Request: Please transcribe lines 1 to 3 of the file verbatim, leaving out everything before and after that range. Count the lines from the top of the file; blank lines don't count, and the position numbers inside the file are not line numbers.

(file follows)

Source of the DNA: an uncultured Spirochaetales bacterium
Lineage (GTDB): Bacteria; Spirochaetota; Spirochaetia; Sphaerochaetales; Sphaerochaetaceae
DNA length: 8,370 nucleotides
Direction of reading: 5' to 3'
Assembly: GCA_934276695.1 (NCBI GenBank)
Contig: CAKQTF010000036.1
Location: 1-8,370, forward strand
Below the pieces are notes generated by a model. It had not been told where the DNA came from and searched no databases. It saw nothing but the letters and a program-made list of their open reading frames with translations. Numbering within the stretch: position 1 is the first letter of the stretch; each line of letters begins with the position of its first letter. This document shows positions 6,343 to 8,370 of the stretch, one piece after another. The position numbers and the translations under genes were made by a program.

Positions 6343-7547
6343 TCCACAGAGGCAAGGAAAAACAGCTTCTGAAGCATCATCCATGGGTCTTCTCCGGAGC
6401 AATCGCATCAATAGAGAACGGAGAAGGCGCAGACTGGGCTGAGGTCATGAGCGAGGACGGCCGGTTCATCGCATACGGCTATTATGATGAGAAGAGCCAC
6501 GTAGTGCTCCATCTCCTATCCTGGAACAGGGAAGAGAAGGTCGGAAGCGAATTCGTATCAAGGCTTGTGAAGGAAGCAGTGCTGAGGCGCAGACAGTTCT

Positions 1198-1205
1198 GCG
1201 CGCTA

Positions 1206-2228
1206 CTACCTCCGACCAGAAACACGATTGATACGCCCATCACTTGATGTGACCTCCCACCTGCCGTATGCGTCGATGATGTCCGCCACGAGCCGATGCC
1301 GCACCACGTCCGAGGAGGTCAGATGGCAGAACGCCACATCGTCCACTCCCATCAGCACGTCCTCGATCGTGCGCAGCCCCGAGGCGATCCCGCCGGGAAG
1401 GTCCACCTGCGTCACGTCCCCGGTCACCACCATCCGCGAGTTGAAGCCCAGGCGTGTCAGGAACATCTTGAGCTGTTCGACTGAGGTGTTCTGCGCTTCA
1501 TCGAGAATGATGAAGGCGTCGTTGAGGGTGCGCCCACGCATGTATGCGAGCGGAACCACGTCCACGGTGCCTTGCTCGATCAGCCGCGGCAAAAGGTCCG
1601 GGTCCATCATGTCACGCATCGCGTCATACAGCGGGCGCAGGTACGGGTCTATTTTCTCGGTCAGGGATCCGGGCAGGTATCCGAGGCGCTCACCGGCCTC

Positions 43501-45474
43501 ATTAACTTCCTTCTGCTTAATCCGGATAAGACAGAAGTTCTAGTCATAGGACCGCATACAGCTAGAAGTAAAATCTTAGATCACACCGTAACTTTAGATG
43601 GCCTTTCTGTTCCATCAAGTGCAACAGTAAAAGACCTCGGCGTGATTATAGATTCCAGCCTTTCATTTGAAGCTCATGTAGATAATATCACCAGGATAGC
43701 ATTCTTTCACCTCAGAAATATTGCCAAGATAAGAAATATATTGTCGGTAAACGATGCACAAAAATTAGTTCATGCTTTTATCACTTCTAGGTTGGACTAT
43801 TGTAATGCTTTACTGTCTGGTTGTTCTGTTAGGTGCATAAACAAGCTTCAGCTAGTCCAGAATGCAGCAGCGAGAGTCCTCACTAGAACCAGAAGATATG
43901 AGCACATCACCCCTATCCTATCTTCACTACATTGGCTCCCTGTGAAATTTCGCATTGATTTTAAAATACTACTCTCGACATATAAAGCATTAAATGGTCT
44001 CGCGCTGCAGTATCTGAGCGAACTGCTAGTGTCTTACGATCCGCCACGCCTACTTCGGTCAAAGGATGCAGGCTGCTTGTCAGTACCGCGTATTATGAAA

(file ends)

Source of the DNA: an uncultured Spirochaetales bacterium
Lineage (GTDB): Bacteria; Spirochaetota; Spirochaetia; Sphaerochaetales; Sphaerochaetaceae
DNA length: 8,370 nucleotides